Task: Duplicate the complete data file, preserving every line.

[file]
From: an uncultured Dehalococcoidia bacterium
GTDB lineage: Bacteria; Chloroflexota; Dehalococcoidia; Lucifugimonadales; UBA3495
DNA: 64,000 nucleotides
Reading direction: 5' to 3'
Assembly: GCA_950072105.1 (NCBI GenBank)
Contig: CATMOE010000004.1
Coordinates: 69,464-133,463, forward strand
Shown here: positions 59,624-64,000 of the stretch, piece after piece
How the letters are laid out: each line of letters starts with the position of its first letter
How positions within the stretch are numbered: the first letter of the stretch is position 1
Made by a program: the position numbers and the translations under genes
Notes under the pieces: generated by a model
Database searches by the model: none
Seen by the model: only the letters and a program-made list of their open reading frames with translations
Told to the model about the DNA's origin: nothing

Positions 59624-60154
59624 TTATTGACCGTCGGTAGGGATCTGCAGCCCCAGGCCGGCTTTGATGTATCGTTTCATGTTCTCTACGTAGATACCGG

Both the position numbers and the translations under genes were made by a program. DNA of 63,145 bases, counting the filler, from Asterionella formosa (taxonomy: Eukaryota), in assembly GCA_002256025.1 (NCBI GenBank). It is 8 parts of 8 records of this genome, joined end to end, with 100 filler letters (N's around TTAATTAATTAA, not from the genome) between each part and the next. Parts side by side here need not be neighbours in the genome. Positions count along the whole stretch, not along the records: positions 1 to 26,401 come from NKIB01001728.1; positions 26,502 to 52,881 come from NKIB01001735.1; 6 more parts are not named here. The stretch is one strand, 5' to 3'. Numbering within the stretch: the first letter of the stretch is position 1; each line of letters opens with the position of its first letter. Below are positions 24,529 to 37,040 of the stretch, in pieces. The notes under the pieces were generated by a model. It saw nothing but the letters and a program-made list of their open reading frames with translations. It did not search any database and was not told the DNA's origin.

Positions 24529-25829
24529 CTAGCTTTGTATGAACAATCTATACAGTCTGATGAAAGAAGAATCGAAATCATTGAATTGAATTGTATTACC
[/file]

From: an uncultured Dehalococcoidia bacterium
GTDB lineage: Bacteria; Chloroflexota; Dehalococcoidia; Lucifugimonadales; UBA3495
DNA: 64,000 nucleotides
Reading direction: 5' to 3'
Assembly: GCA_950072105.1 (NCBI GenBank)
Contig: CATMOE010000004.1
Coordinates: 69,464-133,463, forward strand
Shown here: positions 59,624-64,000 of the stretch, piece after piece
How the letters are laid out: each line of letters starts with the position of its first letter
How positions within the stretch are numbered: the first letter of the stretch is position 1
Made by a program: the position numbers and the translations under genes
Notes under the pieces: generated by a model
Database searches by the model: none
Seen by the model: only the letters and a program-made list of their open reading frames with translations
Told to the model about the DNA's origin: nothing

Positions 59624-60154
59624 TTATTGACCGTCGGTAGGGATCTGCAGCCCCAGGCCGGCTTTGATGTATCGTTTCATGTTCTCTACGTAGATACCGG

Both the position numbers and the translations under genes were made by a program. DNA of 63,145 bases, counting the filler, from Asterionella formosa (taxonomy: Eukaryota), in assembly GCA_002256025.1 (NCBI GenBank). It is 8 parts of 8 records of this genome, joined end to end, with 100 filler letters (N's around TTAATTAATTAA, not from the genome) between each part and the next. Parts side by side here need not be neighbours in the genome. Positions count along the whole stretch, not along the records: positions 1 to 26,401 come from NKIB01001728.1; positions 26,502 to 52,881 come from NKIB01001735.1; 6 more parts are not named here. The stretch is one strand, 5' to 3'. Numbering within the stretch: the first letter of the stretch is position 1; each line of letters opens with the position of its first letter. Below are positions 24,529 to 37,040 of the stretch, in pieces. The notes under the pieces were generated by a model. It saw nothing but the letters and a program-made list of their open reading frames with translations. It did not search any database and was not told the DNA's origin.

Positions 24529-25829
24529 CTAGCTTTGTATGAACAATCTATACAGTCTGATGAAAGAAGAATCGAAATCATTGAATTGAATTGTATTACC